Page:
Psychotherapists Are the Luckiest People on Earth By Allen Frances, MD on 11/21/23 - 7:31 AM

An almost completely neglected topic in psychotherapy is how much patients teach their therapists — not only to become better therapists, but also to become better people. Many of the best hours of my life have been spent doing psychotherapy, and many of my favorite people were the patients I did it with.

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Early in my career, I realized that I was a better person when doing psychotherapy than in my other relationships — much more empathic; much less selfish. Gradually, my work with patients helped smooth the rough spots in my personality, making me a better husband, father, grandfather, teacher, and friend. This piece is a small thank you for the great debt I owe my patients. I could not be more grateful and will now enumerate some of the many gifts I’ve received from my clinical work over the years. 

Ten Ways Patients Make Us Better People

1. Close Relationships: Our ability to engage in close relationships derives from inborn mammalian nature interacting with early nurture — but later life experiences play a big role in enhancing or reducing our comfort with intimacy. The essence of psychotherapy is forming a therapeutic alliance, which often turns out to be therapeutic for both partners — teaching each how to become more comfortable getting closer to people.

2. Empathy: The ability to understand what other people feel and to see life through their eyes is also partly inborn, partly nurtured — but no profession other than psychotherapy requires and enhances it so much. Empathy muscles grow with exercise — every session is an opportunity to build and stretch our capacity to feel and express empathy.

3. Courage Under Fire: My patients have all had much more difficult lives than my relatively easy one. And almost uniformly, they have, more or less, lived with the hand they were dealt with a courage and grit I am not sure I could have managed. I will never complain about the challenges and disappointments in my life because I have witnessed the grace shown by my patients in facing much more difficult lives.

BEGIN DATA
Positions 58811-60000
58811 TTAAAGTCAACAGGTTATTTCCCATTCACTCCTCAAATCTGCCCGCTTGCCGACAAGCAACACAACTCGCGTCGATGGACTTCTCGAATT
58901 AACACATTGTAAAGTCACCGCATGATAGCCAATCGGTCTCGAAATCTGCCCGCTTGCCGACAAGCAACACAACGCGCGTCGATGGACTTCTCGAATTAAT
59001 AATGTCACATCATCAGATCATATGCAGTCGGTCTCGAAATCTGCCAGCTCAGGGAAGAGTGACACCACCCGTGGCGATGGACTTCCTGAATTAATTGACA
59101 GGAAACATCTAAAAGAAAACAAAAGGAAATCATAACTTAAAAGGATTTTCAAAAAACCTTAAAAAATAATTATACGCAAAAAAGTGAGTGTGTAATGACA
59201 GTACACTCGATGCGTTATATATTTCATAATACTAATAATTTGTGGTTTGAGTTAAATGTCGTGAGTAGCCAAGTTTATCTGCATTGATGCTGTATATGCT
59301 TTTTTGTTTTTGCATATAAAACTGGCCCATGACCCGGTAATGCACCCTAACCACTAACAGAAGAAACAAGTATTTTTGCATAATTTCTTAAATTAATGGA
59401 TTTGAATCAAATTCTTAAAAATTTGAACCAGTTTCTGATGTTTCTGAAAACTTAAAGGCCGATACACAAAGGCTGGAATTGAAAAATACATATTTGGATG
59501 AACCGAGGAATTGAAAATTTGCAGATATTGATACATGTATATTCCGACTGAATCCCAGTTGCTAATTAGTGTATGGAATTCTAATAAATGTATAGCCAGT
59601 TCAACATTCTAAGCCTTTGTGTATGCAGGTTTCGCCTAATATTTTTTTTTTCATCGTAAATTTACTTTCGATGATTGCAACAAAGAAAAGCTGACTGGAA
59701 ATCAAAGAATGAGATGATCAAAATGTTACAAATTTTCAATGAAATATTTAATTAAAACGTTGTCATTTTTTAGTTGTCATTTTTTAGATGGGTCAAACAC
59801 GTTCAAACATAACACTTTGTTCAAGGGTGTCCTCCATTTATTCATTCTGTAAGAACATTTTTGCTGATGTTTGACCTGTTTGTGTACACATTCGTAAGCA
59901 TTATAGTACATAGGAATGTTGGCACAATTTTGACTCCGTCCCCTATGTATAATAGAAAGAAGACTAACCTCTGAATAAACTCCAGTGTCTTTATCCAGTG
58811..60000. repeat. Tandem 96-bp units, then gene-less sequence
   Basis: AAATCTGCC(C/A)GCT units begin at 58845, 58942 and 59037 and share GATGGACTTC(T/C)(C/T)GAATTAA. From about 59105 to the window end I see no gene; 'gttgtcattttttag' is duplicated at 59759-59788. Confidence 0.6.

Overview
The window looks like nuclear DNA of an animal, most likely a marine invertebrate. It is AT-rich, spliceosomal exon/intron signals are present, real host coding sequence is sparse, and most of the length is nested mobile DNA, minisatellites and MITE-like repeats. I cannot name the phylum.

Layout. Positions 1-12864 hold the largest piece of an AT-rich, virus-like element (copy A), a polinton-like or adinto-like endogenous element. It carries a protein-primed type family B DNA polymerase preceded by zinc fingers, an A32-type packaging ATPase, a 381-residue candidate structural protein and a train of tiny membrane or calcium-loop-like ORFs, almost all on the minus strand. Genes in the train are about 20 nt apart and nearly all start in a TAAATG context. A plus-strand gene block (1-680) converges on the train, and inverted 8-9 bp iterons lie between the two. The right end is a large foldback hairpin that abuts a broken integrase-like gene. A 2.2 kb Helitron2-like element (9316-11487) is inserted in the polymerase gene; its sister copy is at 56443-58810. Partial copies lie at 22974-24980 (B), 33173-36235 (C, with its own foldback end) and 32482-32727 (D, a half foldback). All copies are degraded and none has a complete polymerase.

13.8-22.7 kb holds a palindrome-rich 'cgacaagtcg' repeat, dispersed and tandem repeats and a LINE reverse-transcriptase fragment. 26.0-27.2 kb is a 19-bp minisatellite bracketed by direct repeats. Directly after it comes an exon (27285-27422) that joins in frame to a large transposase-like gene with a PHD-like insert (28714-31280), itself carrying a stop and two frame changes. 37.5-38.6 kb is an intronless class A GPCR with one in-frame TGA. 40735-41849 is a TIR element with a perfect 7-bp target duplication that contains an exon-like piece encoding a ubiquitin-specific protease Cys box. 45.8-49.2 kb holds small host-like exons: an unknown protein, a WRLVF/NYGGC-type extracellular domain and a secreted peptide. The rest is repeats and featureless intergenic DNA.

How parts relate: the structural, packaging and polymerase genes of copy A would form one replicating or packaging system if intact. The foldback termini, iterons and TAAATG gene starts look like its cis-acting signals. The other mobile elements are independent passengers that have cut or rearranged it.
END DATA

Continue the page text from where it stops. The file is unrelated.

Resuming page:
4. Emotional Honesty: Most people lie only rarely, but few people are emotionally honest most of the time, with themselves or others. It requires too much work and isn’t really necessary in everyday life. But psychotherapy is different — patients have to feel, think, and do things with a degree of honesty not normally required of them — and their honesty rubs off on us.

5. Resilience: One of my patients described his life as “knocked down eight times, get up nine times.” Patients get knocked down over and over again — not only by the expectable exigencies of their external lives, but also by the internal problems that are the focus of treatment. I have been amazed and inspired by how often patients get up that ninth time — how seemingly insuperable problems and hopeless situations turn out just fine because they have the guts to keep trying and never give up hope.

6. Good Minutes: Psychotherapy isn't always complicated — for many patients, the goal is to maximize good minutes each day and enhance the appreciation of life’s little pleasures. This has certainly rubbed off on me.

7. Unselfishness: A basic precept guiding the therapist’s behavior is to always put the patient’s interests first and to never be selfish or exploitative in even the most subtle ways. This also rubbed off, if to a lesser degree, in my therapy relationships.

8. Humility: Working with patients taught me that what I don’t know about life and people is a lot, and that I often do and say dumb things. I also learned that patients could readily forgive and forget my errors of the mind but had trouble forgiving and forgetting my errors of the heart.

9. Acceptance: Sounds corny but doing psychotherapy with patients teaches you the wisdom to know what to try to change and what to accept — in them and in yourself.

10. Gratitude: I have had my share of failure as a psychotherapist — people who left treatment with the accurate feeling that I hadn’t helped them. But patients who did well were often very generous in their gratitude in a way that taught me to be openly grateful to them and to other people in my life.  

Magic Moments in Psychotherapy

Psychotherapists are the luckiest people on earth because our profession allows us to participate in so many deeply meaningful relationships — hour after hour, each and every workday. Certainly, this makes for a demanding career, but a richly rewarding one. And psychotherapy done well never gets routine or dull. You always have to be alert to the possibility that a “magic moment” will occur — an opportunity for you to make a big difference in your patients’ lives or for them to make a big difference in yours. Patients are not your friends but may sometimes be, in a way, closer — when you are both changed through the special intimacy of the therapeutic relationship. Our patients can be our best teachers. Mine certainly have!

Questions for Thought and Discussion

What are your impressions of the author’s premise?

Who among your own patients/clients has taught you important lessons?

Might you ever express gratitude directly to a patient for a lesson taught? 

File under: A Day in the Life of a Therapist, Musings and Reflections